George’s grandma is a grizzly, grumpy, selfish old woman with pale brown teeth and a small puckered-up mouth like a dog’s bottom. Four times a day she takes a large spoonful of thick brown medicine, but it doesn’t seem to do her any good. She’s always just as horrid after she’s taken it as she was before. So when George is left alone to look after her one morning, it’s just the chance he needs…

Read more of this review from bookreviews.me.uk.

Going Solo (1986)

Going Solo By Roald Dahl

The book starts off when Roald Dahl is sailing on the S.S Mantola to Africa, the onset of his life as a Shell worker. On the way he meets many extraordinary people and sees new feats. He befriends the dotty major and his wife on the ship and sees a lion carrying his host’s cook’s wife away in his mouth. He sees the snake man in action as he silently creeps into a house to catch the fatal green mamba. A crash in the desert hurts his head and brings out many problems in his flying days in Greece. Of course, you would get scared and you would wet your pants in the second half if you were not ready for the stunts of the RAF daredevils…

Read more of this review from theguardian.com.

James and the Giant Peach (1961)

James and the Giant Peach By Roald Dahl

The plot ofJames And The Giant Peach is one that I totally remember months after reading, heck even years after reading this for the first time. Basically James lives with the meanest aunts ever, because his parents died when he was very, very young. One day, he obtains some magical crystals, I think, and accidentally spills them on this peach tree. From there, a peach grows to be the biggest ever seen. His awful Aunts Spiker and Aunt Sponge decide to charge admission to people wanting to see the peach and let James see none of the profits. THEN James ends up crawling inside of the peach, meets some human sized bugs and is rolling off into the horizon to better days. And really, that’s the story, well plus his journey with the peach…

Read more of this review from goodbooksandwine.com.

The Magic Finger (1966)

The Magic Finger by Roald Dahl

The main character is a girl who is eight years old and she lives in a farm, next to Gregg’s farm. This family loves going for hunting and especially Mr. Gregg, Philip and William who go every Saturday morning. One day someone kill a deer and the girl gets cross, very angry and she sees red because she hates killing animals just for fun. And when this happens… a quick flash jumps out of her magic finger and touches the person who made her cross. In this case it is the whole of Gregg’s family, even Mrs. Gregg and when they go hunting the very next day something strange happens!..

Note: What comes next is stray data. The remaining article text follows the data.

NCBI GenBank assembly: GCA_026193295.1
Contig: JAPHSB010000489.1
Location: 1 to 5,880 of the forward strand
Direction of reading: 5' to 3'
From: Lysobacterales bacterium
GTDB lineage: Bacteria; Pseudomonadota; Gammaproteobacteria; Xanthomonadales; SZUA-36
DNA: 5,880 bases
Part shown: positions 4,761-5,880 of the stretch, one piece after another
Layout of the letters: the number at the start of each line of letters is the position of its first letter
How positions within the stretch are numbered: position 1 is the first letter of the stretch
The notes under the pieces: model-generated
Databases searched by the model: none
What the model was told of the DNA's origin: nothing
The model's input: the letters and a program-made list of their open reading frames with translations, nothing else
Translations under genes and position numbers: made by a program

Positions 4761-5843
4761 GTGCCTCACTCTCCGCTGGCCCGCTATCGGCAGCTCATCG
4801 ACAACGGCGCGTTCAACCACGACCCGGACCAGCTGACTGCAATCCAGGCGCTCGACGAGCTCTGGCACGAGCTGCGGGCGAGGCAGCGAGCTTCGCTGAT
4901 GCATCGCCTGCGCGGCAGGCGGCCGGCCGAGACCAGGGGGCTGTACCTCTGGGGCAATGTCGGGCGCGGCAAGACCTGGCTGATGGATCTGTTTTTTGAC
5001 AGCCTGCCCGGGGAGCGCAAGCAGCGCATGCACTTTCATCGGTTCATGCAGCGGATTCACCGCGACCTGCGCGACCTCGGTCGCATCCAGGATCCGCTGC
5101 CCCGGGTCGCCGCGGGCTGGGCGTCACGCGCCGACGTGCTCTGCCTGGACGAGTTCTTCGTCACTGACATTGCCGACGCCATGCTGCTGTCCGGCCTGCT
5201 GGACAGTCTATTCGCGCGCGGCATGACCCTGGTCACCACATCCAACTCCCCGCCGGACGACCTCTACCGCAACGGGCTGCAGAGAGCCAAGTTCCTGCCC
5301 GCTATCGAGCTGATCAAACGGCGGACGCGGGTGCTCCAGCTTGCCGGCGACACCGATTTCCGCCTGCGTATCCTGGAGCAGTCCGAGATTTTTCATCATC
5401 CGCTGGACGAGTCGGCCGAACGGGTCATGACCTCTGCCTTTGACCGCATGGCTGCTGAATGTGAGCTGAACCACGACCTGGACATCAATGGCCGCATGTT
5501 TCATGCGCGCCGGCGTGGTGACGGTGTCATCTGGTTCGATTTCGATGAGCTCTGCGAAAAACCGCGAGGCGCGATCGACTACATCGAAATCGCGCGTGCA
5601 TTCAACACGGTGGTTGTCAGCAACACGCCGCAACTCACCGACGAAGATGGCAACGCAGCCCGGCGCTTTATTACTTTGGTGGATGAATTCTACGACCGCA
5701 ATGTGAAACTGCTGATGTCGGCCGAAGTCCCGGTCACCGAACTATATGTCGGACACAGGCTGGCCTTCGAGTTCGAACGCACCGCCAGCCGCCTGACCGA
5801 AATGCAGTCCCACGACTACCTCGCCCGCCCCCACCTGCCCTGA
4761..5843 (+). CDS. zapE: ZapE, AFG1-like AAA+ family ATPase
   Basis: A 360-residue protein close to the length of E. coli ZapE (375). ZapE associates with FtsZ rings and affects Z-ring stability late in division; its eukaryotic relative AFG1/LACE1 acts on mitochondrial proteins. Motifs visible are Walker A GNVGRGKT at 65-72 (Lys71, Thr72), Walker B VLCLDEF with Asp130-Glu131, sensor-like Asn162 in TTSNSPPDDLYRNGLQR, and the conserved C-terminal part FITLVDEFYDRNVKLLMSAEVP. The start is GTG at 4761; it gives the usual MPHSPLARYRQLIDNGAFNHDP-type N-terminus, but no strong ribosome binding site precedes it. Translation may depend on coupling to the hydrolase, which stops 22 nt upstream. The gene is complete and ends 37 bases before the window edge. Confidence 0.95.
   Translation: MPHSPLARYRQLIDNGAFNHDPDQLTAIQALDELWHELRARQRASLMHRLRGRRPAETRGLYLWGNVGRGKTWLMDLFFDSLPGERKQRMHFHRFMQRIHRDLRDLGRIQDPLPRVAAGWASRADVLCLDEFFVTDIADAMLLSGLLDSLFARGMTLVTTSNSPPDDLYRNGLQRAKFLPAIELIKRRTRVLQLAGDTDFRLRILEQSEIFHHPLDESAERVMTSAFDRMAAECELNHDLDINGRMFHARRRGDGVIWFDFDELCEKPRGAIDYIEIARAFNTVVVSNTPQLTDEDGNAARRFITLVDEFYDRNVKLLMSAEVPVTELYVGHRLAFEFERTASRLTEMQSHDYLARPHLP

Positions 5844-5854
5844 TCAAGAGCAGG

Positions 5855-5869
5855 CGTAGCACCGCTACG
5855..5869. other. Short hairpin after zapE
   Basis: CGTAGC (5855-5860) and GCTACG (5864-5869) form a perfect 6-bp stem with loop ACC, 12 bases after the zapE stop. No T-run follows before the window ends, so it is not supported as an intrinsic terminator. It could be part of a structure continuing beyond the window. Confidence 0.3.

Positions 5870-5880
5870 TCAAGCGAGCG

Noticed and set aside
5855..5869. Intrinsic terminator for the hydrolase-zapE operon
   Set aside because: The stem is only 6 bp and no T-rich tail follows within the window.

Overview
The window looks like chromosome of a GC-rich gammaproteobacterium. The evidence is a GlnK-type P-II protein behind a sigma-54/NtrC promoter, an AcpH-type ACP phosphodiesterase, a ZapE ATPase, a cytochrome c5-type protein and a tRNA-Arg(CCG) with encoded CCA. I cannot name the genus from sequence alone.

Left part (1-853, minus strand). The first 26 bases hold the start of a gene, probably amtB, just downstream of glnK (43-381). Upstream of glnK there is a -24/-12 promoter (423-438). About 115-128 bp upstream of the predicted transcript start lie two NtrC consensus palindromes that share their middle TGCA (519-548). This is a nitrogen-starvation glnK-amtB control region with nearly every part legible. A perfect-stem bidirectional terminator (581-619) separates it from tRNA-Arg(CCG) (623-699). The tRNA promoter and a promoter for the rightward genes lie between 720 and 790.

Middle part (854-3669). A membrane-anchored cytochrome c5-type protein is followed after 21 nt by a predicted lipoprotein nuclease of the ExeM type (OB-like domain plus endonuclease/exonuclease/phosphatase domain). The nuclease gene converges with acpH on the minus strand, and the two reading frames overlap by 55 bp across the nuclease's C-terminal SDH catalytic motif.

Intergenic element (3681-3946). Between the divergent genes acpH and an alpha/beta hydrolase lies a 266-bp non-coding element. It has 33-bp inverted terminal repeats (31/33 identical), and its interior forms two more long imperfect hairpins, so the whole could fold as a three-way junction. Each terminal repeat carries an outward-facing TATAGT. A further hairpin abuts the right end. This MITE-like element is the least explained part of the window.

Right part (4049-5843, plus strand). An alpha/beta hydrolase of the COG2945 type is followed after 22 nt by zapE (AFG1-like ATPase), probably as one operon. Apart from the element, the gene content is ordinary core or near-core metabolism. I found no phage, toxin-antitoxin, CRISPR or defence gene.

Read more of this review by By R. Stylianou.

Matilda (1988)

Matilda By Roald Dahl

Matilda is an extraordinarily gifted four-year-old whose parents a crass, dishonest used-car dealer and a self-centered, blowsy BINGO addict regard her as “nothing more than a scab.” Life with her beastly parents is bearable only because Matilda teaches herself to read, finds the public library, and discovers literature. Also, Matilda loves using her lively intelligence to perpetrate daring acts of revenge on her father. This pastime she further develops when she enrolls in Crunchem Hall Primary School, whose headmistress, Miss Trunchbull, is “a fierce tyrannical monster . . . .”

Read more of this review from publishersweekly.com.

The Twits (1980)

The Twits By Roald Dahl

“Mr. Twit was a twit. He was born a twit. And now at the age of sixty, he was a bigger twit than ever.” That goes for Mrs. Twit too. But twit, which is a funny word, seems scarcely adequate for the two villainous people described by Roald Dahl with such relish. Not to mention ketchup, spinach and minced chicken livers, all of which cling to Mr. T.’s revolting beard. That is just one of many details, Mrs. T.’s ugliness is another, carefully catalogued in the opening pages of this book.

Read more of this review by Karla Kuskin.

The Witches (1983)

The Witches By Roald Dahl

This Roald Dahl classic tells the scary, funny and imaginative tale of a seven-year-old boy who has a run-in with some real-life witches! “In fairy tales witches always wear silly black hats and black cloaks and they ride on broomsticks. But this is not a fairy tale. This is about REAL WITCHES. REAL WITCHES

Read more of this review from yabookscentral.com.

Want More?

A full list of Roald Dahl’s titles can be found at www.roalddahl.com. 

Looking for a great teen read? Check out my novel Sidon Charm, The Book of Mysteries.

Book cover images from www.amazon.com.